I enjoyed this diversion when I had spent the days by myself. During the daytime, I sometimes don’t feel like spending a lot of time with the population. It was too hot and I wanted to be left along. It was more relaxed in the evenings.
When I saw how closely people lived together, I wondered how refugees could stand the isolation in Germany. I met a woman who had lived for several years in Italy with her husband but then she returned to be with her family. Her husband is still in Italy. Her kids were born in Italy but are now with her in Senegal.
Later on, I met a man who was married to a German and lived in Leipzig. He was in Senegal for three months to visit his family in Senegal. I asked him if he liked it in Germany but his “Yes” didn’t sound very convincing. The phone call with his wife was reserved and quite a contrast to his lively behavior when women from the village came to the house.
It was all rather complicated. When they were in Germany, it was like paradise and it’d be hard to admit that it was otherwise. Sadly, the reality in Germany is very different from the image they had. I should really write a blog about it.
I continued to The Gambia and the traffic was awful. Much worse than I remembered from the first time. It came to an abrupt halt when I turned off to the new road to Fatick. And suddenly it was so quiet, with hardly a car on the new road. But plenty of cows!
And then I was back in the Saloum Delta, this time a bit more upstream and easterly.
With more water birds, including pelicans.
Traffic flowed on small dikes through the wetlands and it was incredibly beautiful
This time I crossed the border at the capital, Banjul. What a difference with my first crossing at Farafenni. This time I didn’t need to pay for my visa but my bags were searched. They were especially interested in drug and I had to produce a prescription for everything. Fortunately, I still had the prescriptions from the hospital and for the malaria drug Malerone they accepted an information sheet in German. I had suppositories for nausea and vomiting but after I explained about suppositories they were no longer interested.
It went okay but I always find it difficult to keep my temper in such situations. I’m managing better nowadays, otherwise it’d have been more unpleasant.
After the Gambia River
I arrived directly in Banjul. The old buildings made the city interesting but the traffic was a disaster. Therefore, I left quickly and didn’t even stop for photos. It seemed that 90 percent of all vehicles were in the greater Banjul area. When I first crossed the country, I was further east and hardly saw a vehicle.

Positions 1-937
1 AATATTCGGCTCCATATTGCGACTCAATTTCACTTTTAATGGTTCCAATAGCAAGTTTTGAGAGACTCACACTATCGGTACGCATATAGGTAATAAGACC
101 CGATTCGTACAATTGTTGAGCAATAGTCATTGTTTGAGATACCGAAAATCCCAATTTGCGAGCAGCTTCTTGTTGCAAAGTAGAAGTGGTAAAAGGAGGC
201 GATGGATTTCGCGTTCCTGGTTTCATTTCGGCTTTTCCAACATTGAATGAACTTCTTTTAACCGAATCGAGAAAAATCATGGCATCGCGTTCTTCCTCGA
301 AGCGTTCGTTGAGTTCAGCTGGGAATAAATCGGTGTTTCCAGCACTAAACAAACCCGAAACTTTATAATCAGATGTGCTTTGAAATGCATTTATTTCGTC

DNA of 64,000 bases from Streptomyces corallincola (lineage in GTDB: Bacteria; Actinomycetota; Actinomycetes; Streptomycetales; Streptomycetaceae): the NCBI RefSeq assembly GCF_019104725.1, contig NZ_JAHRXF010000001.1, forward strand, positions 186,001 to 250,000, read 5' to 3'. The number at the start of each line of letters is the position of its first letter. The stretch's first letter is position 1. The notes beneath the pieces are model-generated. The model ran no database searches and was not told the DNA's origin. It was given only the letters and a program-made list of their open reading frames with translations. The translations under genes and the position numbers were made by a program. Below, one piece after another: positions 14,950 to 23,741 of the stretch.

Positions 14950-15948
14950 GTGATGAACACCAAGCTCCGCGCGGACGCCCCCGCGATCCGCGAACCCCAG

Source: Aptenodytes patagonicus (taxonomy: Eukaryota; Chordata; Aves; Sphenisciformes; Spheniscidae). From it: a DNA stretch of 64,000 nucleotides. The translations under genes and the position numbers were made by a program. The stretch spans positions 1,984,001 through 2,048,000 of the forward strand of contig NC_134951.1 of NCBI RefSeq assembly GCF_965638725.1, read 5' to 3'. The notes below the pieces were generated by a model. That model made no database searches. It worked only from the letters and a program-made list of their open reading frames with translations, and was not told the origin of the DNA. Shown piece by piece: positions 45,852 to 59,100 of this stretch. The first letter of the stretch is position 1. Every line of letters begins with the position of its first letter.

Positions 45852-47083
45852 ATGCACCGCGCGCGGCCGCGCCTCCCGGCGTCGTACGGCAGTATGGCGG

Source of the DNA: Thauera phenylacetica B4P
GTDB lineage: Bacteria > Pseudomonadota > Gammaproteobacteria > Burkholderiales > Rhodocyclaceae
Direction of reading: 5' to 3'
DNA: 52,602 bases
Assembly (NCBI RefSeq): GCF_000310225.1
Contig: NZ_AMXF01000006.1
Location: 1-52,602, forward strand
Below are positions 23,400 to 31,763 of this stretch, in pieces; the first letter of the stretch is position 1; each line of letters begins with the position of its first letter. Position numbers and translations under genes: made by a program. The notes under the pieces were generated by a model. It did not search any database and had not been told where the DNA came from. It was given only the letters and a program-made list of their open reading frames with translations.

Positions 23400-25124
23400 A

The traffic was again stopped abruptly when I turned towards the Casamance, Senegal.
The weekend was looming and I wouldn’t be able to get a visa in Ziguinchor before Monday. I turned towards the ocean at Kafoutine.
Here I had peace and quiet to continue with the corrections of my book. The campground was managed by a German called Steffi. It was so peaceful that I saw little reason to leave this oasis. I waited until Sunday before I explored the nearby countryside on foot.
I almost would have missed something if I hadn’t gotten up.
The currents were very strong and the ocean was too rough for swimming. An incredible number of fishermen had settled there.
Unfortunately, I don’t like fish.
And then it was the last stretch in Senegal, on a dike between mangroves.
To Zinguinchor. I reached at 2:30 pm but unfortunately the embassy of Guinea-Bissau was already closed.
I stayed once again at Campement Casamance and enjoyed the cool and quiet.
Next morning, I couldn’t make up my mind if I should pack up everything and leave straight away after collecting the visa or if I should stay. I decided to stay. Who could say, if I’d get the visa.
I arrived at the embassy shortly after it opened. After ten minutes and with visa in hand, I left. I had never obtained a visa so quickly and it cost only 20,000 CFA (about 30 Euro).
Quickly I made my way back to the Campement and let Roché spoil me.
I left Ziguinchor in the happy possession of two visa. After twenty kilometers I reached the border with Guinea-Bissau.
I had spent enough time in Senegal. There had been happy times but overall my impression hadn’t been very positive. I was very much looking forward to the two Guineas. From what I had heard, it would get much better.
More next time.